• MikePTY
    MikePTY Posts: 3,819 Member
    I just looked up a couple of nutritional menus from chain sushi restaurants in the US, and their sushi has little to no sugar in it. So it doesn't seem like a common way for restaurants to make sushi rice.
  • cwolfman13
    cwolfman13 Posts: 40,988 Member
    Well, now I know what I'm having for dinner tonight
  • TrishSeren
    TrishSeren Posts: 587 Member
    Sushi is great, and surprisingly low calorie. I was so happy when I discovered that out. I eat sashimi mostly.
  • sgt1372
    sgt1372 Posts: 3,969 Member
    edited July 2019
    I really want some sushi. Are the rolls healthy with the sticky rice? Would it be worth it?

    Love sushi. Was eating it b4 it became trendy and could buy it at the supermarket.

    Not sure what you're getting at. ALL sushi is made w/sticky rice. So, if that is a concern, you can skip the rice by eating sashimi instead.

    As for "healthy," the sauce slathered rolls are the most calorie ridden and least "healthy" sushi that you can eat.

    The most "healthy" would be plain sushi w/a piece of seafood on top of some rice or just sashimi w/o the rice just oure protein onega3 fatty acids and many a,few worms.

    LOL! ;)
  • sammidelvecchio
    sammidelvecchio Posts: 791 Member
    I always think sushi is worth it LOL. But, I don't get it at restaurants too often anymore. When I do, I get 3 rolls and let myself have the shrimp tempura and usually a special roll with avocado and spicy mayo and all kinds of other yummy stuff. Those calories add up so quick.

    My solution is going to Kroger. I get the california roll at their sushi station, and the whole package is ~340 calories. I usually make sure I have at least 400 set aside though just in case.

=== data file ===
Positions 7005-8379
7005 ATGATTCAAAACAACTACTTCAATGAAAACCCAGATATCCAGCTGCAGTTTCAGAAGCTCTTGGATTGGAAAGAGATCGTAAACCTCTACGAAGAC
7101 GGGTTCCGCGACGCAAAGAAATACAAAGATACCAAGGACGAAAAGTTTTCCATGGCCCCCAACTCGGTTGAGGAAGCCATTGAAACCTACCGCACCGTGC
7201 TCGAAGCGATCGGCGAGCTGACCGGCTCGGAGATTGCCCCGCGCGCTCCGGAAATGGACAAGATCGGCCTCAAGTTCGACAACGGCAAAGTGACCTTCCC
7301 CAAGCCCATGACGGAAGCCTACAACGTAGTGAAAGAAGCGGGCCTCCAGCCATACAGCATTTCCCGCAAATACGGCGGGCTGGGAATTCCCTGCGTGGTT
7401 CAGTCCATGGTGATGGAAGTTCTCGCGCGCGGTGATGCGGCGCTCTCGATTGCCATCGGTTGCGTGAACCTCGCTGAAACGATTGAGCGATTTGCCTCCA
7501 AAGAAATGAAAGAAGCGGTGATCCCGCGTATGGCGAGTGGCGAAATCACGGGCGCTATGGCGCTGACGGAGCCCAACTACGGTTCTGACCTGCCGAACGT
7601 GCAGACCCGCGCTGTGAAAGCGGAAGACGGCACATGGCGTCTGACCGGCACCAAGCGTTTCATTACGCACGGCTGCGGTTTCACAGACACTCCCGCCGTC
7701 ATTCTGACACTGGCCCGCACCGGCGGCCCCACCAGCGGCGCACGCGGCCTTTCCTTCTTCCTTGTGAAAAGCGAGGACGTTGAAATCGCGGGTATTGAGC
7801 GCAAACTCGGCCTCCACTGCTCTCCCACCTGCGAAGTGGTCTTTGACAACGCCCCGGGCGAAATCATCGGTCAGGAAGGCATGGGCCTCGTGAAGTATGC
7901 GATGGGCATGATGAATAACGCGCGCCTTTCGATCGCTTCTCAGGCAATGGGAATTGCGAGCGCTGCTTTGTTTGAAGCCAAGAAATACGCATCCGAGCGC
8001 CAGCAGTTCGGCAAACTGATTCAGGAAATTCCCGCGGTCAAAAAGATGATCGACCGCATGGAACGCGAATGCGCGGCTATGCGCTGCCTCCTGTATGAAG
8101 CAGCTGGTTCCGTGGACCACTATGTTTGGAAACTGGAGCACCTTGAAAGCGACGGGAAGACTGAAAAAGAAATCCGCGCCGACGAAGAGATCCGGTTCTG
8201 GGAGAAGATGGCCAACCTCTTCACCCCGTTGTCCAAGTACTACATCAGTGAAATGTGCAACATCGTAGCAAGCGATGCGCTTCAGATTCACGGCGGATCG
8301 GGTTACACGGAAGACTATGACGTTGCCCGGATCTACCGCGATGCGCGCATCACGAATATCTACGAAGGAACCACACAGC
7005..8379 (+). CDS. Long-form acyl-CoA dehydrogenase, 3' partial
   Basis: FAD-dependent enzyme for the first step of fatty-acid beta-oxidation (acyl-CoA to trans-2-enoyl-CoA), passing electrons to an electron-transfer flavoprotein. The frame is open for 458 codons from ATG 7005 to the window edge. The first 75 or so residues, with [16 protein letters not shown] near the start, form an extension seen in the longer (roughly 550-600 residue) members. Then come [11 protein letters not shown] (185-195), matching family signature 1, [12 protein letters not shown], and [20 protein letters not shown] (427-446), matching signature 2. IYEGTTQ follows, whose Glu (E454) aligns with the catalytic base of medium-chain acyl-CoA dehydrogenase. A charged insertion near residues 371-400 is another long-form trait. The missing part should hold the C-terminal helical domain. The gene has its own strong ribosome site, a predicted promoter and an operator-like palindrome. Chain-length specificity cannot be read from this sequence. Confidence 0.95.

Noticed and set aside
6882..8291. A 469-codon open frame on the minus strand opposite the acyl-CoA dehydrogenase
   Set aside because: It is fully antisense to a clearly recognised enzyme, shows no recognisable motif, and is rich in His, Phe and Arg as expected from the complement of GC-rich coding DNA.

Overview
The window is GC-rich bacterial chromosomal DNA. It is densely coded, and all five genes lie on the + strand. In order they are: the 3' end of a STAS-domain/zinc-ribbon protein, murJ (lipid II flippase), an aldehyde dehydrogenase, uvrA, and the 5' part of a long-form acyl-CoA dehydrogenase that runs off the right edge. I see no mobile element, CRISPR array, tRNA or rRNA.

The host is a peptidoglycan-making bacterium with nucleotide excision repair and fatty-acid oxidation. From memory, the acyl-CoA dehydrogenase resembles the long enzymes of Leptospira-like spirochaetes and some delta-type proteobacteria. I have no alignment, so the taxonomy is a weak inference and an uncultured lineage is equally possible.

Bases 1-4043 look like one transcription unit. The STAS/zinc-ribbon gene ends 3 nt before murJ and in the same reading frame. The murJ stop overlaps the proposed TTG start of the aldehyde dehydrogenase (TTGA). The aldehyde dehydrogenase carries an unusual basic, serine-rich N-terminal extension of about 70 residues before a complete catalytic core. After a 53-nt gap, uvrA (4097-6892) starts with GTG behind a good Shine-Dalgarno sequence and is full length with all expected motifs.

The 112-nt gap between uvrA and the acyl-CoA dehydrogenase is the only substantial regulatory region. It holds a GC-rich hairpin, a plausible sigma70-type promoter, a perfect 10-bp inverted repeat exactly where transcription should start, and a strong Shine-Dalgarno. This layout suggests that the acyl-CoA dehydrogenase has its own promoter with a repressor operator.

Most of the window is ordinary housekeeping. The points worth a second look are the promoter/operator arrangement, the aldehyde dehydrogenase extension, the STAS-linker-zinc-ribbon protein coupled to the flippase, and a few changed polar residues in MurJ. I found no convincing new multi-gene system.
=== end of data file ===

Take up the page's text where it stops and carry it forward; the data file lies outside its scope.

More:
• gallicinvasion
    gallicinvasion Posts: 1,012 Member
    While losing my 95 lbs, I would fit sushi-like dinners in pretty often. (I say sushi-like because I never got real sushi with actual fish 😂). My main order would be a plain avocado roll (190 calories), a sweet potato tempura roll (around 270 depending on the restaurant) and a tablespoon of spicy mayo (90-100 calories). About 550-600 calories for the dinner, and I found it very satisfying. It fit within my calorie goals and didn’t hurt my macros either, as I fit in my protein during other meals.

    Find the rolls you like, log honestly, and make it fit into your daily or weekly calories.
  • grebber1
    grebber1 Posts: 216 Member
    I eat sushi like it's going out of style. I still lose weight. If I'm going to binge on something it's gonna be sushi. And I'm talking the big rolls here.and like 6 at a serving.
  • kshama2001
    kshama2001 Posts: 25,695 Member
    edited July 2019
    MikePTY wrote: »
    I just looked up a couple of nutritional menus from chain sushi restaurants in the US, and their sushi has little to no sugar in it. So it doesn't seem like a common way for restaurants to make sushi rice.

    Ya, I've had sushi in many states in the US and none had discernibly added sugar in the rice.

    There's a new Thai restaurant near my mom and the cook uses discernibly extra sugar in the Pad Thai, so it is something I notice.